Posted by: Omar C. Garcia | February 15, 2009

Love Notes (Part 2)

In 1 Corinthians 13:4-7, we see the spectrum of love as it passes through the Apostle Paul’s inspired heart. Using a series of 15 verbs, Paul gives us a glimpse into the character and conduct of love.

Love is patient | Love is longsuffering — it takes a long time before fuming and breaking into flames. Love does not have a quick temper nor is it subject to outbursts of anger. The word “patient” is in the present tense in the Greek text, emphasizing that patience should be a continual and habitual state or action.

Love is kind | The word “kind” refers to one who renders gracious service to others. Love is useful and gracious and gentle in its behavior. It looks for ways to be constructive, is able to recognize needs, and contributes to the lives of others. Augustine wrote: “What does love look like? It has the hands to help others. It has the feet to hasten to the poor and needy. It has eyes to see misery and want. It has ears to hear the sighs and sorrows of men. That is what love looks like.”

Love is not jealous | This is the first of several references to love in terms of what it is not. Paul used these negative references to point out to the Corinthian believers that love did not manifest the kind of outlook on life that they were demonstrating toward one another. The word “jealous” means to boil with envy. It refers to a possessive and exclusive control that will not allow another to find fulfillment in life.

Love does not brag | Love does not play the braggart. Love doesn’t seek to make an impression or to create an image for personal gain. Ostentation, showiness, and pretension is the idea here.

Love is not arrogant | The word “arrogant” means to puff one’s self out like a pair of bellows. Love is not self-centered nor does it puff itself up with ideas about its own importance.

Love does not act unbecomingly | Love is not indecent. It doesn’t behave in a shameful manner. Instead, it is tactful and does nothing that would raise a blush. It has good manners. It has respect for others, exercises discretion, and knows what is proper and when.

Love does not seek its own | Love does not pursue selfish advantage. It has as its primary concern the needs of others. This is the kind of love Jesus referred to in John 15:13. Paul wrote about this aspect of love in Philippians 2:3-4.

Love is not provoked | The word “provoked” refers to irritation or sharpness of spirit. It means to irritate or promote to anger. Love is not touchy, hypersensitive, or easily hurt. It doesn’t take things too personally.

Love does not take into account a wrong suffered | To “take into account” means to count up or to make an entry into a ledger. It means to credit to someone’s account. Love does not register evil or wrongdoing. Love keeps no record of wrongs, stores up no resentment, bears no malice, and doesn’t review wrongs which have been forgiven. It doesn’t dwell on past evil or wrong. Instead, it destroys evidence of past mistakes when possible.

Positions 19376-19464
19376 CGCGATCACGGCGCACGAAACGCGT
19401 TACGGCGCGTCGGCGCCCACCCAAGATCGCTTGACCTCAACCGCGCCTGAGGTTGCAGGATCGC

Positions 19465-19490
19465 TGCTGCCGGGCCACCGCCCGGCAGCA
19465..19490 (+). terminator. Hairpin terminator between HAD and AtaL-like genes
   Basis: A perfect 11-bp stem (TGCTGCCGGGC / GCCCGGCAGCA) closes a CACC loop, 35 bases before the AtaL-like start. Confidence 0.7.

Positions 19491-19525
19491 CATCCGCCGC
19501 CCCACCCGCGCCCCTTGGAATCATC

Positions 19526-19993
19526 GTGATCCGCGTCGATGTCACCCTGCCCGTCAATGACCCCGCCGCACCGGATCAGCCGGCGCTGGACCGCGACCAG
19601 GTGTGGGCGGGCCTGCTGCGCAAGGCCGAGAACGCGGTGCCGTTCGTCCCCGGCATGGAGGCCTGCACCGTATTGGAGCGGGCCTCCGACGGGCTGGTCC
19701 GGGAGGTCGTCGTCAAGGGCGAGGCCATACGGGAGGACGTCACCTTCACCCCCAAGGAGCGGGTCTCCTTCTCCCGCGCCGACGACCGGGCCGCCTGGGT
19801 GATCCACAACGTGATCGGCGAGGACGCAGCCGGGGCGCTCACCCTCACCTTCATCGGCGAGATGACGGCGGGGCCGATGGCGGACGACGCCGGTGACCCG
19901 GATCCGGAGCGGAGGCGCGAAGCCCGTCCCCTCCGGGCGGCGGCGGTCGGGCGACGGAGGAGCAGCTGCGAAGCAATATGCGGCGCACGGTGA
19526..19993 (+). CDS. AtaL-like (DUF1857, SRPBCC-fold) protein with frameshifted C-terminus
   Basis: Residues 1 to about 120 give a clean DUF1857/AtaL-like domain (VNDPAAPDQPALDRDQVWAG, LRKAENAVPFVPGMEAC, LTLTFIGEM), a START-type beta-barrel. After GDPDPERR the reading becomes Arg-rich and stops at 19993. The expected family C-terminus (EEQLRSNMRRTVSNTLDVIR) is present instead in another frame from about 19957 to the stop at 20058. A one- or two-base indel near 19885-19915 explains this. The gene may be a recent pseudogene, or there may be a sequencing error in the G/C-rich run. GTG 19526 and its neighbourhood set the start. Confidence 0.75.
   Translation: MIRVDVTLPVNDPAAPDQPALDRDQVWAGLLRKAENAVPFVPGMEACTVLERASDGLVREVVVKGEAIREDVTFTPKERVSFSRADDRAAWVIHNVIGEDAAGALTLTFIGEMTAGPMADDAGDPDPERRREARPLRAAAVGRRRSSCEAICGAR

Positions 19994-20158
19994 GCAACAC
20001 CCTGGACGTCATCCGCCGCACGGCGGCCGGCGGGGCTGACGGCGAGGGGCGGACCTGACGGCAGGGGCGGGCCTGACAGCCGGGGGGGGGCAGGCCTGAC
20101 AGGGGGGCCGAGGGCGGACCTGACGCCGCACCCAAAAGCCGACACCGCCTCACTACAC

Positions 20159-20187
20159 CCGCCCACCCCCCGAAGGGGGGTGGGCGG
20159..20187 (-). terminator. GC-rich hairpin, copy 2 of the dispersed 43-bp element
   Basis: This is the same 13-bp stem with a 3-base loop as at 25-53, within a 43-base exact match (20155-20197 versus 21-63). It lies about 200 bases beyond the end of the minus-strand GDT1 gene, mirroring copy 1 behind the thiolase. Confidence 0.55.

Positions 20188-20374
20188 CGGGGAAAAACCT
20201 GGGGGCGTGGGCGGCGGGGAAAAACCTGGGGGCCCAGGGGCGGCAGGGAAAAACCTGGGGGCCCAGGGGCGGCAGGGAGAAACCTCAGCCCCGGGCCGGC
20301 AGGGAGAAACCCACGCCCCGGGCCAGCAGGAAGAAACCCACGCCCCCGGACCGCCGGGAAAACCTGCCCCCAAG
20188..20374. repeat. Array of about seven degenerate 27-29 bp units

Love does not rejoice in unrighteousness, but rejoices with the truth | Love does not gloat over the wickedness of other people. It doesn’t compare itself with others for self-justification or use other people’s sins and shortcomings to excuse or justify personal weaknesses. It doesn’t say, “Everybody’s doing it!”

Love bears all things | Love keeps going in the face of everything that threatens to undo it. It never gives up.

Love believes all things | This is not to say that love is gullible, but rather that it has a trustful attitude toward others. It is willing to give others the benefit of the doubt. Love is always eager to believe the best. It believes in others and affirms their worth.

Love hopes all things | Love is hopeful because it is grounded in God and because Jesus, who is the manifestation of God’s love, gives meaning to hope. Love sees the bright side of things. When it is disappointed, it does not despair, but keeps on hoping and waiting (like the father of the prodigal son in Luke 15:11-32).

Love endures all things | Love perseveres. It is able to survive under hard and unfavorable circumstances. It possesses sturdy patience. It can endure the night because it is confident of the morning. It is able to outlast anything, endure all obstacles, and even love in the face of unreturned love.

Love never fails | Love never ends. It is eternal. It will never come to an end because it is grounded in God, and God is love. Love will last as long as God lasts — forever. Paul added that prophecy, tongues, and knowledge — all of which were very important to the Corinthians and all of which had caused their share of dissension — will be done away with. These are things that will not be necessary in the presence of God.

In summary…

• Love is indispensable — ministry, miracles, and martyrdom without love are empty and void of meaning.

• Love is invincible — when practiced, love can do more to change the world than anything else.

• Love is immortal — love will last on into eternity and, because of its permanence, must be our priority.


Responses

  1. Great definitions of loves, you had discuses here with 1 Corinthians. I much remember & share to my people from here!!!

    Thanks,
    Mortuza
    Bangladesh


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